One evening, after school, while riding home on the city bus, my almost-three-year-old saw an empty bag of chips under the seats across from us. He asked me what it was, even though he knew, and when I said, “What do you think it is?” he said, “Chips?”
He started to get up out of his seat, the bus chugging forward through a stretch of green lights. “Wait,” I told him. “You know you can’t eat them?”
He knew. “I want to throw them away,” he said.
This isn’t me trying to get a pat on the back for raising an environmentally aware and committed toddler. Ten minutes earlier, he’d found a similar discarded bag of Doritos on our way to the bus stop and carried it two blocks to a green mesh garbage can where he ceremoniously dunked it, like a basketball, and grinned for anybody who was looking to see. He likes throwing things away. I don’t know why, but it’s great.
Anyway, the bus idled at a light, and I said it was okay for him to get up and grab the chips, Funions I think they were, but a pack of three teenagers shuffled down the aisle and settled into seats seconds before my son could extract his garbage. He looked up at me. “Mommy?”
“You can still go get it,” I told him. “Just say, excuse me.” He considered this. Then he shook his head. The kids were obviously bigger than him, they were sweet, but loud and goofy and they took up space, all the space.
“Can you do it?” he whispered to me.
And all at once, I was not his mother; I was a pre-teen version of myself. The bus was my old yellow school bus and I was sitting with my similarly socially catatonic friend.
Say EXCUSE ME, to these big kids, these kids who might be totally mean to me, laugh at me, or at the very least roll their eyes about me and the way I just said excuse me like a MOM would? Ask THESE kids to move so I can crawl around their backpacks and sneakers on my hands and knees on the sticky floor of this bus to get a piece of trash that isn’t even mine? Are you kidding me? NO. WAY.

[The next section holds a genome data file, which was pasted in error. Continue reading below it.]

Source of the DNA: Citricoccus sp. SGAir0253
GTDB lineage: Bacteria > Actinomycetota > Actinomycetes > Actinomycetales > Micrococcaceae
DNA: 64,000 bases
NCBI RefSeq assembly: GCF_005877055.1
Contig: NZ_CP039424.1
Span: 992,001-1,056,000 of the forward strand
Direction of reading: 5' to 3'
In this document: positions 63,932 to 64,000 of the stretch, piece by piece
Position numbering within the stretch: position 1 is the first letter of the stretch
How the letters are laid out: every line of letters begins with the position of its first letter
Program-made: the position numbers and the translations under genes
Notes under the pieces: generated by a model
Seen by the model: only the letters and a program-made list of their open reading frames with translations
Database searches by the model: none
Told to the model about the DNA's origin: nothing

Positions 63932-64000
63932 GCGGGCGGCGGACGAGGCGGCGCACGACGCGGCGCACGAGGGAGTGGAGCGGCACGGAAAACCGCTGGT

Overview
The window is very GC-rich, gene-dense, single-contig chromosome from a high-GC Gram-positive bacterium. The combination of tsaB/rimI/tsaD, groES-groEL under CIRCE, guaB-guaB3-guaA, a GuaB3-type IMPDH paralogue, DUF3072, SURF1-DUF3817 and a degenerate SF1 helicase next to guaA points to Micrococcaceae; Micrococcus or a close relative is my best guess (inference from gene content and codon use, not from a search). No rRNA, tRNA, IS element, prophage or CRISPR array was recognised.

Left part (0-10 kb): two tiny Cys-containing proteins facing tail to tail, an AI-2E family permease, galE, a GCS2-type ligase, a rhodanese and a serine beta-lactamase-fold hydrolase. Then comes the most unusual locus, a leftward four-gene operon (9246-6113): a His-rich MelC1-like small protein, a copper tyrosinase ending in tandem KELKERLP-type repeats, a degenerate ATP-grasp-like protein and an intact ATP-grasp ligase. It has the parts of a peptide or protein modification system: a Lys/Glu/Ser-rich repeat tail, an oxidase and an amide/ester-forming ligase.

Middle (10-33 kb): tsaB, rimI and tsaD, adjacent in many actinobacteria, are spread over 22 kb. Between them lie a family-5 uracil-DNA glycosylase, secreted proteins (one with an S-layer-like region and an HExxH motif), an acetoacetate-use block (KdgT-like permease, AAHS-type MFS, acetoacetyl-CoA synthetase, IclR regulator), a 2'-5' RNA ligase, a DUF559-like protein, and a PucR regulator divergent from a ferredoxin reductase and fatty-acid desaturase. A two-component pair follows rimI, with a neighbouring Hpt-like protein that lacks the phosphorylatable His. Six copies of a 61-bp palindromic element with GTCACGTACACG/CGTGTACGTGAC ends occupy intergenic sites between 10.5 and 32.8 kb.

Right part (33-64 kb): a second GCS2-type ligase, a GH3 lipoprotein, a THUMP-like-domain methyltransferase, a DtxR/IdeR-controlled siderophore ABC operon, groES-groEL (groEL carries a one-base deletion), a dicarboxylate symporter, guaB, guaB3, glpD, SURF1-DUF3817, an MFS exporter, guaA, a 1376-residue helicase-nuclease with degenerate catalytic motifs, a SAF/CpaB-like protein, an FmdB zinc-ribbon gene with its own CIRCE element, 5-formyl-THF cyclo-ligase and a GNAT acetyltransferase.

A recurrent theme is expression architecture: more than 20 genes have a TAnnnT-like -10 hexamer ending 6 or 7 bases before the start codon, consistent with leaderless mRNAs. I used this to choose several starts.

I returned to earth, to my son, in Brooklyn, on the B67. I was myself again, my 33-year-old adult self. I had an umbrella stroller in one hand, two tote bags in another, and a 35-inch toddler to keep from flying forward into a pole every time the bus lurched, as buses always do. It wouldn’t have just been scary to approach these kids. It would’ve been silly, especially since our stop was seconds away.
“Oh,” I grabbed my son’s hand as the doors wheezed open. “This is it, this is our stop, come on, let’s get off!”
He turned back longingly toward the empty bag of chips hidden behind a wall of denim.
“But Mommy,” he said.
“I know,” I said. “We can’t get those chips right now. But we’ll get other chips, other trash, so much trash! I promise we will get all the trash!”
We lumbered out the back exit of the bus and practically fell onto an abandoned coffee cup lid waiting for us on the curb.
My eyes opened wide. “Trash!” I pointed madly at it. “Do you want to pick it up?”
“No,” my son shook his head with finality and looked off into the distance, toward a display rack in the window of our local bagel store. It was stocked with full bags of chips, bags that might soon be the sort of garbage his mother wouldn’t have the guts to pick up in the back of a bus, helping further undo the already tenuous future of our planet.
I didn’t want to be that mother.
So, I picked up the lid, nobody in the way to stop me.
“I’ll throw it away,” I said.
My son shot out in front of me, past the syrup and Christmas trees for sale outside a church near our house. He stopped suddenly in front of a dirty, flattened paper coffee cup.
I held my breath.
Could I have undone so quickly my humiliating complicity in littering just a few moments earlier by showing my son what I should’ve done and then, you know, doing it?
The answer is yes.
Parents of young children, IT MAY JUST BE THAT EASY.
He picked up the coffee cup!!!
I know saving the planet is not that simple, that we should buy our chips in bulk, if at all, and bring reusable coffee mugs to our local café instead of wasting another paper product. I know there is SO much more than that to do. I also know that I really need to confront my own personal fear of groups of adolescent children. I know, I know.
But in the meantime, it was so comforting to see that, when we screw up or get scared, we can actually try again. We can be the people we want our kids to see us being.
We can find a lid and throw it the hell away.